A bill in the House would limit the bargaining rights of teachers in Kansas.
A committee heard from supporters and opponents of the bill Tuesday. Supporters of the measure want administrators to have more flexibility to hire, fire and assign teachers.
The bill would take out some bargaining rights teachers currently have and would limit what can be negotiated by unions. For example, teacher evaluation processes could no longer be part of contract negotiations.
Some lawmakers say we need to look at new ways of recruiting, hiring and evaluating teachers.
The head of a school efficiency task force Monday presented school efficiency recommendations to lawmakers in Topeka. The House and Senate education committees are meeting jointly this week to review education issues.
Gov. Sam Brownback formed the task force to look for ways to spend education funding more efficiently.
The task force endorsed cutting back teachers' bargaining rights and reviewing tenure, so administrators have more flexibility in hiring and firing. They also recommended merging school district administrations and redrawing some district boundaries.
A House committee has passed a bill that would stop public unions from making automatic paycheck deductions used for political advocacy.
Currently, union members can agree to deductions from their paychecks that are used for political purposes. The bill would affect teachers and other public workers, and brought up heated debate in the House Commerce Committee.
Opponents of the bill say it takes away an option for public employees to make political contributions.
Not everyone's happy with a proposal to drop antique guns from the definition of firearms, as part of a bill to change Kansas' firearms regulations. Assistant attorney general C.W. Klebe discussed the proposed changes Wednesday before a Senate committee.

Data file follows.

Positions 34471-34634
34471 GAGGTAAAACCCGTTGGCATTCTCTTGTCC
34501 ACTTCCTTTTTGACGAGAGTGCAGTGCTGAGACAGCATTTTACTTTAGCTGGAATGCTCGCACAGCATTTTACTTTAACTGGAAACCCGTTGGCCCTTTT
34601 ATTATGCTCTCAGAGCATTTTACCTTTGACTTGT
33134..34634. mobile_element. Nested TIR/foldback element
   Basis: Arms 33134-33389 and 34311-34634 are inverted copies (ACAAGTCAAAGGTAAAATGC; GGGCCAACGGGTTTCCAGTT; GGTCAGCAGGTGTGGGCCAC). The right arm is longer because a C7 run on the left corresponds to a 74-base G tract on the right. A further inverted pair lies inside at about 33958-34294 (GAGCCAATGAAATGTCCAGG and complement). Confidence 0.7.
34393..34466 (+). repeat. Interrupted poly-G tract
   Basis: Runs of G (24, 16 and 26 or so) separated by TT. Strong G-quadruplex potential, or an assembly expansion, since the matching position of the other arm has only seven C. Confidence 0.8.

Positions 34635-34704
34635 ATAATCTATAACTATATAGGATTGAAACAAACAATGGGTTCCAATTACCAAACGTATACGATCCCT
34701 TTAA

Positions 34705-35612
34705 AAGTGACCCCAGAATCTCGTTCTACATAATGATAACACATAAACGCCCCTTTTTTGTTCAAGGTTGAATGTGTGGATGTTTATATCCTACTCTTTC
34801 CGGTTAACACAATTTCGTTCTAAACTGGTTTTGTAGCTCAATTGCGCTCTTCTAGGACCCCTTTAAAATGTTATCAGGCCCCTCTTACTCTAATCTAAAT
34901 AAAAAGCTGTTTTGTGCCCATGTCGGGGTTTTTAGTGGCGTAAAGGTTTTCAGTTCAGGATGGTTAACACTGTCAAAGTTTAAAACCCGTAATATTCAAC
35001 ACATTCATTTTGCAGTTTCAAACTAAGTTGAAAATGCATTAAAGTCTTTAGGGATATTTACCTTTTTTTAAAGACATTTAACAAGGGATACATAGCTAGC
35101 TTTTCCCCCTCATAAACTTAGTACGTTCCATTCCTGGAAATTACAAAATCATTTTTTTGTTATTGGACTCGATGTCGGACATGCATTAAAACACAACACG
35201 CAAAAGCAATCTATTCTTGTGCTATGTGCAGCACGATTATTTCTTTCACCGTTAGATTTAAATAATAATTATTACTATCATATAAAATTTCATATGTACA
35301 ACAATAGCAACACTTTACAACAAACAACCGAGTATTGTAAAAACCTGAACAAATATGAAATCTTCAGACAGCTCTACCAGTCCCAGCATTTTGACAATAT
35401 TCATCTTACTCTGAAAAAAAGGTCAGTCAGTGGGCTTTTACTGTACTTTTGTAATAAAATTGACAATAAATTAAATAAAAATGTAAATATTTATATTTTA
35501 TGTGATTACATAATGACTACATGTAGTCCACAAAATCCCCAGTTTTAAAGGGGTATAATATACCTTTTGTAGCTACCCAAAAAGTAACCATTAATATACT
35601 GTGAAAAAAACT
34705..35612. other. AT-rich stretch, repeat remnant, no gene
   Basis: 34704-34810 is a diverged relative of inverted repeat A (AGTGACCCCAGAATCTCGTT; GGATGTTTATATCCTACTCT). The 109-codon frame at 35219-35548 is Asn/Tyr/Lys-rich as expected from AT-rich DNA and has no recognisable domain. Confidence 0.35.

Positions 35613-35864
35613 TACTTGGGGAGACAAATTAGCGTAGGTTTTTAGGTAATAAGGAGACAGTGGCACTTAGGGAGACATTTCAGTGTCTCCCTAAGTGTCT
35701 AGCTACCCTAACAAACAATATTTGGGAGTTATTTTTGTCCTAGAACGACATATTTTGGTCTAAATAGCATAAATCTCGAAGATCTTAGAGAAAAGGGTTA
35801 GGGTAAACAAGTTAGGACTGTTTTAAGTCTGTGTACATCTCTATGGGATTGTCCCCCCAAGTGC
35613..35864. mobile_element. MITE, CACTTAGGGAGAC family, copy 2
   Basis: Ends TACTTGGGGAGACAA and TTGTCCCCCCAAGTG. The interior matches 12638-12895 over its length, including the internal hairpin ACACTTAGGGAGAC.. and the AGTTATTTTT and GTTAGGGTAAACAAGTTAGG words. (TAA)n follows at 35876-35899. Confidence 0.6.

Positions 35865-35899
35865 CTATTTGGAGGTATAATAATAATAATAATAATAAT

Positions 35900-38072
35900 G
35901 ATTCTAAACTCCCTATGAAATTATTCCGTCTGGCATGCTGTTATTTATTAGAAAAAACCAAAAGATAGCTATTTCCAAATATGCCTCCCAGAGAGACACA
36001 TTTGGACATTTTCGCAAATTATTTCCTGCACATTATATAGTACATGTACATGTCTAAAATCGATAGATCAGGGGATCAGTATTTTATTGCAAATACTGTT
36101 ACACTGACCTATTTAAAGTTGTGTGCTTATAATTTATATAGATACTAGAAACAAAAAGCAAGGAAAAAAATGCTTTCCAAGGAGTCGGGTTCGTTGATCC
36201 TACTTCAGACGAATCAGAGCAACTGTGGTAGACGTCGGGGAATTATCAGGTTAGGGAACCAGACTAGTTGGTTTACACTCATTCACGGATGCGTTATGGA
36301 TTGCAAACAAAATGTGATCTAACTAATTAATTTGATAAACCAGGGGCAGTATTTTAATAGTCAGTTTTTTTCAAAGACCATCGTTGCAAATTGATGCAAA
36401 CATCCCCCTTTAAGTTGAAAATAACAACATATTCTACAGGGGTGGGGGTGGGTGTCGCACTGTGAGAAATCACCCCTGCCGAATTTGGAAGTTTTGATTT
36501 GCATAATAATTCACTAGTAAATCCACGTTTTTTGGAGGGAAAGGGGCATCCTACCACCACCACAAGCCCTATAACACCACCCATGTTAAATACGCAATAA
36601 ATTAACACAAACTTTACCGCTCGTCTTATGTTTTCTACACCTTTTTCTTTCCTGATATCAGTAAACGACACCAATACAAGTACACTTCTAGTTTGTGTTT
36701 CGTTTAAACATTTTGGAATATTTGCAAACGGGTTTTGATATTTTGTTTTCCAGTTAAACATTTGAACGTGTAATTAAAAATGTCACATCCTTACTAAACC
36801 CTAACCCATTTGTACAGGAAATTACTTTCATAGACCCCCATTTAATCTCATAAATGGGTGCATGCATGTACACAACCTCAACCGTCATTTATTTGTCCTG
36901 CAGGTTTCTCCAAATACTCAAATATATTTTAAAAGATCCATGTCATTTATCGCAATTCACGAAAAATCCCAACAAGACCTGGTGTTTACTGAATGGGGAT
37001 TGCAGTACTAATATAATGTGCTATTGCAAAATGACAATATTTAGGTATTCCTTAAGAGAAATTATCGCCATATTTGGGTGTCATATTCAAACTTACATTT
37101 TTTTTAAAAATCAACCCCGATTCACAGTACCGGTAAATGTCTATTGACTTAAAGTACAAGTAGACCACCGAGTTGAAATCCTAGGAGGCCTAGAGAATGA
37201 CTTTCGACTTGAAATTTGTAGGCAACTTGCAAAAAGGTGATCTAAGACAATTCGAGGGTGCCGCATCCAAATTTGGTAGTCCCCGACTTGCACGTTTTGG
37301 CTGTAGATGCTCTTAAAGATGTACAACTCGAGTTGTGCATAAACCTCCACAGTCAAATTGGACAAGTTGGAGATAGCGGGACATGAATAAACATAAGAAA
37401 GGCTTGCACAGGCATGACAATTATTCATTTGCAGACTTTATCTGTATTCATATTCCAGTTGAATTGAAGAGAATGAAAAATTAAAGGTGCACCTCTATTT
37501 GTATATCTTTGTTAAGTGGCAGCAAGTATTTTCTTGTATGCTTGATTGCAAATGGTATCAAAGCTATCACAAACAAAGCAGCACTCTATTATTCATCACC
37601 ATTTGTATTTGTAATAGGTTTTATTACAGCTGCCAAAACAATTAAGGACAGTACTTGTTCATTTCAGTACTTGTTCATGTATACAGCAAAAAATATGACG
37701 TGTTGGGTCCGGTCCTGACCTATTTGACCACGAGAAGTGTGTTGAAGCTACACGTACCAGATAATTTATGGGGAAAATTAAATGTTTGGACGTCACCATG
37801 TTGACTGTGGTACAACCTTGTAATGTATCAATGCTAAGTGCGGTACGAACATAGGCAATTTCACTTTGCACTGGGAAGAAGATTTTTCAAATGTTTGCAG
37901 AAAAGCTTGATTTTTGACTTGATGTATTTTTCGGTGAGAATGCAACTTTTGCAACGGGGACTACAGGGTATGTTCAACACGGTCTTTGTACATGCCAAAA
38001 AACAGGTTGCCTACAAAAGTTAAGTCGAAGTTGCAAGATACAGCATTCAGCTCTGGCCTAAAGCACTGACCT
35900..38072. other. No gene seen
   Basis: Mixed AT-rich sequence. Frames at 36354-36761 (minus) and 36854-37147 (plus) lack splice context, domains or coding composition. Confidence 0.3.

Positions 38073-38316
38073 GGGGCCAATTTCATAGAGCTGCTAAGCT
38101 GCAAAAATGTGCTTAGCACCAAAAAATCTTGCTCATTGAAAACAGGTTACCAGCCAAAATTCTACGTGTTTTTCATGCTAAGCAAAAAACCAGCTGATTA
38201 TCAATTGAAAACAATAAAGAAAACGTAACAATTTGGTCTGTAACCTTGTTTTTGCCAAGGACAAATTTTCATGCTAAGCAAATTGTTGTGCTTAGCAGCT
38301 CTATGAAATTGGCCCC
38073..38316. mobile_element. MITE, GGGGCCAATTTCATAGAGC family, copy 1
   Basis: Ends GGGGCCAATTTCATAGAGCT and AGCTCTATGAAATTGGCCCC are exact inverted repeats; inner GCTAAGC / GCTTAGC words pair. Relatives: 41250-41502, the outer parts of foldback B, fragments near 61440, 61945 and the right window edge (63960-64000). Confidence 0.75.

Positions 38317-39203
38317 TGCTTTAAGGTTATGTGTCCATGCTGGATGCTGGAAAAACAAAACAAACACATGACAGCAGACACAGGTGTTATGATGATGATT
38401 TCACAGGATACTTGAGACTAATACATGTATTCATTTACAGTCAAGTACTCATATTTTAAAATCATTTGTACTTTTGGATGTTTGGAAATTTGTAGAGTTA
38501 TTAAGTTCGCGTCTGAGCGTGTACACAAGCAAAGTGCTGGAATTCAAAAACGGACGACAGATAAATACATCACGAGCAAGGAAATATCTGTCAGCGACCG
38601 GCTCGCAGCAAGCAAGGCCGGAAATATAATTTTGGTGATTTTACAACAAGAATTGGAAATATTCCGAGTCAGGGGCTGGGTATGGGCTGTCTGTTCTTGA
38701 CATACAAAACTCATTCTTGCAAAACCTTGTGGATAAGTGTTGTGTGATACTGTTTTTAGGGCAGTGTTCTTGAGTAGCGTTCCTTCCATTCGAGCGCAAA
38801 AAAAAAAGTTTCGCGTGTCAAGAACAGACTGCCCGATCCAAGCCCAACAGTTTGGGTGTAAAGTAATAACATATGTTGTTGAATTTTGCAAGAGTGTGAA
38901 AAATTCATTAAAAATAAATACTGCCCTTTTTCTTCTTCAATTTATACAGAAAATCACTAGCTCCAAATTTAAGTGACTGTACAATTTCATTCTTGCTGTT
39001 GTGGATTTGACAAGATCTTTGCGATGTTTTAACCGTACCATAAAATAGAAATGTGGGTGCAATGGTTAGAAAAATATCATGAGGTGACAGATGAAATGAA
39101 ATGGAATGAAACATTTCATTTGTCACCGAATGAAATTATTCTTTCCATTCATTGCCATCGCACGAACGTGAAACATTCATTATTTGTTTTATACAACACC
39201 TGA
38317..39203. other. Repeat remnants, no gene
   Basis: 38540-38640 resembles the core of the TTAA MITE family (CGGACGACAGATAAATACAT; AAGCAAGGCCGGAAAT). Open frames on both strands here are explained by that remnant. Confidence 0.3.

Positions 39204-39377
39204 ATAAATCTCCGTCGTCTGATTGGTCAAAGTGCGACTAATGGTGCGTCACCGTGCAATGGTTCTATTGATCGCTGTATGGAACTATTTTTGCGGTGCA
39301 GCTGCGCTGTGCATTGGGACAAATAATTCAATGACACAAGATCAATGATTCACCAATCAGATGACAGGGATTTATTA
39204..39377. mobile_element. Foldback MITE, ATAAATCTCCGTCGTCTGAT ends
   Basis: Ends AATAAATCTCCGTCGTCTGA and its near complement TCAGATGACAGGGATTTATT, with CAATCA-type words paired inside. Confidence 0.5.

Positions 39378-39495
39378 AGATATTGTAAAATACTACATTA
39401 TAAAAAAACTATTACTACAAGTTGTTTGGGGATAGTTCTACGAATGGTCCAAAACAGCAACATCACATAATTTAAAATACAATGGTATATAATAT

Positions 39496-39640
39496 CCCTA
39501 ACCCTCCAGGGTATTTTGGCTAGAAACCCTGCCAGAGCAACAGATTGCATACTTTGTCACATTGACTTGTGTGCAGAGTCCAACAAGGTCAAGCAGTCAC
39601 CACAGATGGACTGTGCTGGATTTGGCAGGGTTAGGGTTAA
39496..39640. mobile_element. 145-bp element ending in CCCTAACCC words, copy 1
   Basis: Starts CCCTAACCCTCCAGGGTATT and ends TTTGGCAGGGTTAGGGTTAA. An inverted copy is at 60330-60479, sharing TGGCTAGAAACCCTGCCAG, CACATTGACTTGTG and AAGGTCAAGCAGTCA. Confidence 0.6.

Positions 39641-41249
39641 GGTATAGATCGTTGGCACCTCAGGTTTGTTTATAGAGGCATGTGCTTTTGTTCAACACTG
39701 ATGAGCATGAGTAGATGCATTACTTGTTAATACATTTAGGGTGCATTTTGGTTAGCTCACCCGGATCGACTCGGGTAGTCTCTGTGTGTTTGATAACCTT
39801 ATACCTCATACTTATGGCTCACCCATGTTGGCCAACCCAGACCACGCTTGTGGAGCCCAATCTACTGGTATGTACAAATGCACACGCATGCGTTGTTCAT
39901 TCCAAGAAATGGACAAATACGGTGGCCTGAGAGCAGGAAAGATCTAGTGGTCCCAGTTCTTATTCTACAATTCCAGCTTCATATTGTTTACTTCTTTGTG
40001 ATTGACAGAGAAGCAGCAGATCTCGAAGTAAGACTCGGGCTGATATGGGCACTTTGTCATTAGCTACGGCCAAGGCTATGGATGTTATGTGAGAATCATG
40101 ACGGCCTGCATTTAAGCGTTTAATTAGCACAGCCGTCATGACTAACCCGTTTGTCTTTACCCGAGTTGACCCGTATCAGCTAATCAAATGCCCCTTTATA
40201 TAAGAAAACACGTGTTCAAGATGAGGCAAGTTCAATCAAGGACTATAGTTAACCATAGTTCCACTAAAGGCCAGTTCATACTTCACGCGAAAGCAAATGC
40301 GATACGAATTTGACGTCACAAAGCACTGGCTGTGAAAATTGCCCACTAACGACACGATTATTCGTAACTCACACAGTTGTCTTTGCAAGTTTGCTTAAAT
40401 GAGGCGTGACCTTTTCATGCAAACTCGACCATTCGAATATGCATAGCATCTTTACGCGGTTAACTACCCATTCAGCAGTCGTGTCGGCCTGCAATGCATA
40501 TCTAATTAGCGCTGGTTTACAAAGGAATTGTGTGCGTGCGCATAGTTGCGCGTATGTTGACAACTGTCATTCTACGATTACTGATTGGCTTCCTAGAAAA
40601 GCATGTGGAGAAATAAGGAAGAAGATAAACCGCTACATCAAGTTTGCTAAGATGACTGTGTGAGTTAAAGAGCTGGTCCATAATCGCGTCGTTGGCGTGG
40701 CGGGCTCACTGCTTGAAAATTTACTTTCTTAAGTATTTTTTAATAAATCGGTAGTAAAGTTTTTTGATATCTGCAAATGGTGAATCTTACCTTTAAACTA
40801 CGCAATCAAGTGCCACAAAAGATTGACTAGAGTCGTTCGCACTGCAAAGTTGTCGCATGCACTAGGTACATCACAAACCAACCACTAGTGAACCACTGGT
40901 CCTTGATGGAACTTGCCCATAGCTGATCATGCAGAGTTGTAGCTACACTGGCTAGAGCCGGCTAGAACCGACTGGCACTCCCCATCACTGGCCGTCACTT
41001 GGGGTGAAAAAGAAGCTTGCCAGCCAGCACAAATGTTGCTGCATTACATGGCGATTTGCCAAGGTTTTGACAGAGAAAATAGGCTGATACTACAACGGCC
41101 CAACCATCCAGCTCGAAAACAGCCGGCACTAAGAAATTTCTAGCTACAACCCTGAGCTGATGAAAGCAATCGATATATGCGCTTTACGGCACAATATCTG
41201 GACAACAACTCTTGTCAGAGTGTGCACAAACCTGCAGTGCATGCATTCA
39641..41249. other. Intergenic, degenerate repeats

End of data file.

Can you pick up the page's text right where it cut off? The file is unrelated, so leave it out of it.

The changes include new regulations that clarify local governments can't bar concealed-carry license holders from bringing guns into their jurisdictions. It's not clear if this regulation change will apply to out-of-state visitors while they are in Kansas.
A proposal to give Kansas governors and lawmakers more power over appointments to the state's appellate courts cleared a legislative committee Wednesday.
The measure would amend the Kansas Constitution to allow governors to appoint whomever they choose to the state Court of Appeals and Supreme Court, subject to Senate confirmation. It would scrap the statewide, attorney-led commission that now screens applications.
Currently, the commission nominates three finalists for the governor, who then makes the appointment without legislative review.
A proposal in the Legislature would move the spring local government elections to the fall, so they would coincide with state and national elections. The goal is increasing turnout in local elections, which is sometimes quite low. Secretary of State Kris Kobach discussed the plan with lawmakers Wednesday.
Kobach supports moving the spring elections if lawmakers take additional actions. The problem is that the district maps for the spring elections for local offices do not line up with the state office districts from the fall elections.
Gov. Sam Brownback has proclaimed Wednesday "Armed Forces Appreciation Day" in Kansas.
The governor says it's "a chance to show our deep gratitude for their service and sacrifice--and the sacrifice made by their families. Today we pledge our support for them in peace, in crisis, and in war."
Gov. Sam Brownback and Attorney General Derek Schmidt have proposed a bill that would strengthen the state's human trafficking statues, with an emphasis on protecting children from sexual exploitation.
The bill they'll submit to the state legislature establishes a Human Trafficking Victim Assistance Fund to support trafficking survivors. Mandatory fines on people convicted of human trafficking and related sex crimes will pay for the fund. The bill also provides for special procedures for children who have been subjected to human trafficking.
Gov. Sam Brownback would like to use some the state's highway dollars to help cover the cost of bussing children to and from public schools.
Brownback proposed Wednesday that the state divert $193 million normally set aside for highway projects to school transportation programs during the next two fiscal years. The diversion would be almost $97 million each year.
The Kansas Senate has passed a new rule that will make it harder to increase spending in budget bills.
The rule is known as "pay as you go," or "pay-go." It requires any budget amendment added on the Senate floor to be offset with an equal cut in spending. That means once a bill leaves committee, the overall amount of spending can't be increased.
Opponents of the change say it stifles senators, because they can't add spending to the budget for things their constituents would want.